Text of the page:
The Kingston Bay Senior Living project HAS divided the community, but almost 250 online and physical signatures against it gathered in only a couple weeks (with many more likely out there) testifies to what most in Cambria feel about it.
Lachlan Ian MacTavish, the Sotheby’s Realtor who represented developer Jeff King when he purchased the property, obviously has an interest in this project going through. I can fully understand his point of view (“Locals want Kingston,” May 23). It certainly SEEMS like an assisted living center is needed here, and maybe it is.
The semi-organized group that is opposed is mostly concerned about the site itself — rather small, with limited parking, a giant construction project out of character with Cambria, a water guzzler etc.
The Board of Supervisors OK’d it 5-0. Nineteen spoke against it, only two for it. Not exactly a mandate. An appeal is being filed with the California Coastal Commission, which is likely the last resort for the opposers.
I want to emphasize that there are good “nursing homes” and bad. Most of us at whatever age do not want to end up in them, however. I know children of elders who have found some good “homes” for their parents in Morro Bay and San Luis Obispo.
My own parents ended up in TWO of them in Southern California. My sister and I researched the options together, and chose one that seemed quite nice. Guess what? Neither my parents could fit in for various reasons — my mom wouldn't socialize or even come to breakfast — and dad, with dementia, had lost his ability to control his impulses (and was about to be sedated).
We brought them back home. But the fact that ultimately they ended up in yet another facility where their lives ended is, frankly, the source of much guilt.
I realize the marketplace is what determines what type of facilities are out there, whether large-scale assisted living, smaller board and care situations like Cherish Care, co-housing, in-home care services etc. I personally feel that Cambria is in a rather unique position to care for its elderly long term, until and IF they must leave home.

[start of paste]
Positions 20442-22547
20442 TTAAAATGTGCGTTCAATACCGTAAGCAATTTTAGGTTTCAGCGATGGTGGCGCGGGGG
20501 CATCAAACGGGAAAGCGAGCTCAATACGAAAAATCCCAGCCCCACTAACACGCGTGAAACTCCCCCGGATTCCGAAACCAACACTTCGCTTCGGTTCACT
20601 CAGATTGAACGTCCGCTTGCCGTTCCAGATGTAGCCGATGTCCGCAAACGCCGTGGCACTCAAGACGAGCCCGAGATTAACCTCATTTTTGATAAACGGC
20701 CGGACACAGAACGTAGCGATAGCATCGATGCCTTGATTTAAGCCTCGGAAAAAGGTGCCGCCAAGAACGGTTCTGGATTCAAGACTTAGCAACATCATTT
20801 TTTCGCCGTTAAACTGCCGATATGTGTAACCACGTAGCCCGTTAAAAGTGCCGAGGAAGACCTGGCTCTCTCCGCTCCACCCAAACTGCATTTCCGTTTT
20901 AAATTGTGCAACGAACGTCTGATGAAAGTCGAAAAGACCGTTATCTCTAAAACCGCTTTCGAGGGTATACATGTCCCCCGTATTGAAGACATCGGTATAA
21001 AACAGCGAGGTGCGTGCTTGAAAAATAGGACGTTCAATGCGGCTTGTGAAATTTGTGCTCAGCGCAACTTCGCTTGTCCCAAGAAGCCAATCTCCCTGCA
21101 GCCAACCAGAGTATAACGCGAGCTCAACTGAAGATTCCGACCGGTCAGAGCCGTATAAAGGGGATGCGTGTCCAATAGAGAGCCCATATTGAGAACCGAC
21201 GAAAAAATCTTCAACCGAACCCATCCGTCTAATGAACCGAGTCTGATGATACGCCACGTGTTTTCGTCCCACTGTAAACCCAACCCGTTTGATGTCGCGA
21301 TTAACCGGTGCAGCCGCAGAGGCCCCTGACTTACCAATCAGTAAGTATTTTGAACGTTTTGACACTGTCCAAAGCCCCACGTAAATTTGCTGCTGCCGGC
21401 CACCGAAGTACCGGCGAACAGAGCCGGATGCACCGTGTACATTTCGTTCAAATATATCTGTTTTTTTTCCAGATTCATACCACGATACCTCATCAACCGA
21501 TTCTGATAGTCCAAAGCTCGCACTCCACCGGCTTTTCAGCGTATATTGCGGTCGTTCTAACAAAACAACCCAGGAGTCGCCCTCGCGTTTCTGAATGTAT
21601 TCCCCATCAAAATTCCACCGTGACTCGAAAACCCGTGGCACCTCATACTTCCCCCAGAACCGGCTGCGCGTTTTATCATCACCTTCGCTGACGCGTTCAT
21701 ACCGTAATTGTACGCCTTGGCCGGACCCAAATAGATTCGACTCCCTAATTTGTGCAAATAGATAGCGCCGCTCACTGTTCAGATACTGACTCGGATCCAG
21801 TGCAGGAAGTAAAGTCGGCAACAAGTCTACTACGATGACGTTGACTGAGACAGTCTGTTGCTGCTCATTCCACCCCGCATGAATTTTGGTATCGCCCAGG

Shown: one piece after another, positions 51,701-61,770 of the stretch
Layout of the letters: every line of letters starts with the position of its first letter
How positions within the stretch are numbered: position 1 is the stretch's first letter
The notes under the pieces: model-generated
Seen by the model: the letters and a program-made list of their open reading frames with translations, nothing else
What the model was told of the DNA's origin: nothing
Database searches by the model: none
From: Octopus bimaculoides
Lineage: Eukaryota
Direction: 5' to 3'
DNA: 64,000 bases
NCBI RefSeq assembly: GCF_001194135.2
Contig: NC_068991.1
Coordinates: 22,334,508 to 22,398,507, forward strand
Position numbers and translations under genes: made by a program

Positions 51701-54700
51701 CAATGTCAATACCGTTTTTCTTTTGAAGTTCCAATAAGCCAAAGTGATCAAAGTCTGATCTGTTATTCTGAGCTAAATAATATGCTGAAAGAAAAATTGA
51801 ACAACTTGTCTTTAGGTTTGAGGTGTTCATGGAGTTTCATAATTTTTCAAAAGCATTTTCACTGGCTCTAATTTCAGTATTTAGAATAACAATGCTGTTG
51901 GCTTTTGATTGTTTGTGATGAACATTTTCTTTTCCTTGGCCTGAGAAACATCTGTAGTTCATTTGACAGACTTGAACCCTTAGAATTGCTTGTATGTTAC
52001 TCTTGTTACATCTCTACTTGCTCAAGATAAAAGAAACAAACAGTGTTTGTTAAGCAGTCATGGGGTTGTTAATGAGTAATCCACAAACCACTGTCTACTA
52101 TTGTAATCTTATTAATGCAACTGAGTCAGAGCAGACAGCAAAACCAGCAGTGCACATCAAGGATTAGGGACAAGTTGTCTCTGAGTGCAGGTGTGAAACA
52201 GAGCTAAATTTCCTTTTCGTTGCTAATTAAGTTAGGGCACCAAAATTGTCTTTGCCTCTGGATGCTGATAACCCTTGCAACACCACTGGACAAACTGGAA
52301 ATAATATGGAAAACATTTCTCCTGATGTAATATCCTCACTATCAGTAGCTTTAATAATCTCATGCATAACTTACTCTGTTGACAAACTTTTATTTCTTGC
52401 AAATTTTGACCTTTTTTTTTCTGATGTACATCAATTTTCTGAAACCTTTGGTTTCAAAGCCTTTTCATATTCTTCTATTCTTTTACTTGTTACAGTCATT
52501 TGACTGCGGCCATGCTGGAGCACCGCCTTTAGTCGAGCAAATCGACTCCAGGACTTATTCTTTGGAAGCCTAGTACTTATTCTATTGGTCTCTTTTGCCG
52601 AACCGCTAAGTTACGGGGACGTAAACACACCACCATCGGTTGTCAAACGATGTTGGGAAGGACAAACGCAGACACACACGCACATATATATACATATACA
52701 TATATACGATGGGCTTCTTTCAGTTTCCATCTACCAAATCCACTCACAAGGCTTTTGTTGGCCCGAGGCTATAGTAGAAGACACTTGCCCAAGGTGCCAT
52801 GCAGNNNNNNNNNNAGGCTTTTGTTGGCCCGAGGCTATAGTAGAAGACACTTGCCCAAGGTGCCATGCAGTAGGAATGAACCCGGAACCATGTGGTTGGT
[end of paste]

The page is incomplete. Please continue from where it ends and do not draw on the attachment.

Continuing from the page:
But then, I am not “elderly-elderly” and don’t really know. I do think that those who are still ambulatory and of sound mind can make a stand here generally; but in my own case my wife and I have already thought through our options OUTSIDE the community — and it certainly behooves anyone in the latter quarter of their lives to begin doing so.
William L. Seavey
Who do you serve?
Unfortunately I was unable to attend the Board of Supervisors’ meeting to express my opposition to the Kingston Bay Senior Living Center project in Cambria.
I just would like to say that, after viewing the proceedings online, I was really amazed with the outcome.
I have always felt that our elected officials are there to serve those who elected them, not some outside developer.
Check the Plan
Regarding the residential care facility appeal, I haven’t heard any mention of the Cambria Design Plan — a document we were required to create by the Coastal Commission to empower the county to police itself in the design process of any project. We were required to define ourselves and we did.
A question was asked at the county supervisor’s meeting (appeal hearing) about whether there is any document or group that can clarify answers to questions raised about this project. No supervisor knew of one and so someone said there isn’t one.
I believe the Cambria Design Plan is that document and needs to be understood by any person representing this village in any way so questions can have answers based on our definition of ourselves — again, a task we were required to complete to protect ourselves and our waterways and our livestock and our wildlife (including the bar scene) so we don’t just slowly turn into something we don’t want to be and then wonder how we got there.
I believe a residential care facility is always needed in any community, but not if it’s being there reduces the property values or invades the night sky of its neighbors or invades the stillness of the early morning with the metal whine of truck doors, machinery and compressors — not to mention loud backup beeps.